Just like gas station owners and other merchants, the federal government pays interchange fees for credit card and debit card transactions — and its bill is huge, says a new GAO report.
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Gas station owners and other merchants aren’t the only ones getting hit with interchange fees for credit card and debit card transactions. In a report released today, the U.S. Government Accountability Office (GAO) reports federal agencies processed more than $27 billion in card purchases during fiscal year 2007. During that time, federal coffers doled out $433 million in “merchant discount fees,” which include interchange fees.
The GAO report was cited during today’s U.S. House Judiciary Committee hearing on the proposed Credit Card Fair Fee Act of 2008. The bill seeks to amend anti-trust laws to allow a three-judge panel to set interchange rates. Critics have called the measure an effort at price control that may have little chance of passage.
Convenience store and gas station owners have complained for years about the fees and battled in court with credit card networks Visa and MasterCard to reduce them. Now that gas prices are on the rise, gas station owners are clamoring louder for reform because they say the fees are guzzling up their profits. Every time you pull a credit card from your wallet to pay for gasoline, the station owner pays an interchange fee of 1 percent to 2 percent of the purchase price depending on the type of card used.
“I’m not anti-plastic. I do recognize that they provide benefits,” Thomas Robinson told judiciary committee members. Robinson is vice president of regulation for the National Association of Convenience Stores, a national trade group whose membership is comprised of gas station owners. He said the group is most concerned that interchange rates may be driving gas stations out of business.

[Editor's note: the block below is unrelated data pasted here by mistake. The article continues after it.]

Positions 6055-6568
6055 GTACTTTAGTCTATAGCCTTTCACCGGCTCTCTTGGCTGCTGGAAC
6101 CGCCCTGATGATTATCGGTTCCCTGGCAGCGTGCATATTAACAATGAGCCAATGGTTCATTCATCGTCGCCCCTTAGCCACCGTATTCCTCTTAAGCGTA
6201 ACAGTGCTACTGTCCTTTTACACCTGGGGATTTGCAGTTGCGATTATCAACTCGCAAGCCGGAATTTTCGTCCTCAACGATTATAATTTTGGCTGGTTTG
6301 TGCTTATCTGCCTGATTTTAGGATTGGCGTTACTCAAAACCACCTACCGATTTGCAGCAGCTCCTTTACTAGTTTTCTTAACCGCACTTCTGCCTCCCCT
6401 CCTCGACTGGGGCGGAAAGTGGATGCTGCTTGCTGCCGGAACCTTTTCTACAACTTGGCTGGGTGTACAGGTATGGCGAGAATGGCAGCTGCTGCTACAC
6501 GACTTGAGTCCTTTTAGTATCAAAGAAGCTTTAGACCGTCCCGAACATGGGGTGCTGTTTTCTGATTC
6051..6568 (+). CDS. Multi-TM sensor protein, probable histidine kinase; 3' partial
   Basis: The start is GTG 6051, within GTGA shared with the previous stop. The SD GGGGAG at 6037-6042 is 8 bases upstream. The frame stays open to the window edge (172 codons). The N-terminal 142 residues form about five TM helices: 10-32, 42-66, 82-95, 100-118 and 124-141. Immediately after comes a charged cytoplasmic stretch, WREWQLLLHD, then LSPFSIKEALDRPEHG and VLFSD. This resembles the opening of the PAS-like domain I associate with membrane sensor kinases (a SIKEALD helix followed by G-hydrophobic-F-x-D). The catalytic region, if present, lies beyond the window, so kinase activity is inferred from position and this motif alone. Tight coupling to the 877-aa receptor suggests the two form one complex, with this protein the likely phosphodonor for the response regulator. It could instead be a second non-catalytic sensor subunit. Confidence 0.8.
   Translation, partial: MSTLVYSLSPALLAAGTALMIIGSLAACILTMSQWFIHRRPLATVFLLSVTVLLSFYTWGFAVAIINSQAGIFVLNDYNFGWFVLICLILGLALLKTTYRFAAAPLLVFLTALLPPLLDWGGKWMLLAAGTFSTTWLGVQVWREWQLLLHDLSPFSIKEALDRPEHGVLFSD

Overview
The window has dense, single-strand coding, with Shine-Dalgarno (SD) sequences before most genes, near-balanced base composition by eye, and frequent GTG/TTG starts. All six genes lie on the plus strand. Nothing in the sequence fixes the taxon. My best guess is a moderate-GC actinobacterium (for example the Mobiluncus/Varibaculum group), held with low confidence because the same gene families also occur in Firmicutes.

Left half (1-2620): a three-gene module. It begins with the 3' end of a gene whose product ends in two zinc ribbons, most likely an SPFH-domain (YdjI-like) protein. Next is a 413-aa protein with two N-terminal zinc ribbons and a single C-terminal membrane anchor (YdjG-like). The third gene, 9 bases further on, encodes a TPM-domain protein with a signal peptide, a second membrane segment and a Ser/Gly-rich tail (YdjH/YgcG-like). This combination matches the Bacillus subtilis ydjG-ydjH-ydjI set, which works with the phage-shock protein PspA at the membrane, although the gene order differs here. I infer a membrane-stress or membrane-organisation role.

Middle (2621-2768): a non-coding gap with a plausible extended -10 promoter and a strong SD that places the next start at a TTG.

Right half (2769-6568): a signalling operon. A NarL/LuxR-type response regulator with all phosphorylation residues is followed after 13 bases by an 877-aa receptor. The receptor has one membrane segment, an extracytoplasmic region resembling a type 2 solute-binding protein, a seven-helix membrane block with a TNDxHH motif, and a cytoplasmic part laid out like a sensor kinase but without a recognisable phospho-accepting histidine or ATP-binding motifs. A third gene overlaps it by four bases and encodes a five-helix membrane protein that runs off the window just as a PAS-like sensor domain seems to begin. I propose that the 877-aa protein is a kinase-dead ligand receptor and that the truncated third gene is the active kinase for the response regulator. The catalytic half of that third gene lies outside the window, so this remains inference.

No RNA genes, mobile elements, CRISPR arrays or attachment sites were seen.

Officials in Australia , Israel and Mexico have moved to limit interchange rates, but the GAO notes that there isn’t enough evidence to show whether those measures resulted in lower costs for consumers (in order words, that merchants who enjoyed lower interchange rates passed those savings on to paying customers).
Convenient payment methods
The federal government uses credit cards both in receiving payments (IRS tax payments, for instance) as well as buying goods and services using government-issued credit cards. The government generally pays lower interchange fees than gas station owners and other merchants.
The American Bankers Association issued a statement saying, “Just like merchants all across the country, federal entities that accept credit and debit cards experience more satisfied customers, guaranteed payment, fewer losses from bad checks and cash thefts and improved operational efficiency. It is a system that works and works well.”
According to the GAO: “For example, as of April 2008, if transactions met all applicable processing requirements, government entities accepting a MasterCard consumer credit card as payment would pay an interchange fee of 1.55 percent of the transaction amount plus $0.10, and if accepting a Visa consumer credit card, an interchange fee of 1.43 percent of the transaction amount plus $0.0534 (In comparison, the interchange rate applicable to a MasterCard general purpose consumer credit card transaction at some fast food stores is 1.90 percent.)”
Costs up, although rate is the same
As one person who testified at the judiciary committee hearing noted, although the interchange rates have remained relatively constant over the past decade, the amount that federal agencies and other merchants are paying has increased because the volume of electronic payments has increased. The GAO says card payments increased by 51 percent between 1999 and 2007.
The GAO says electronic payments are expected to increase even more in the coming years. The report recommends federal financial managers work to maximize the benefits of using credit and debit cards while minimizing the costs associated with interchange fees.
See related: “Interchange fees for credit card transactions“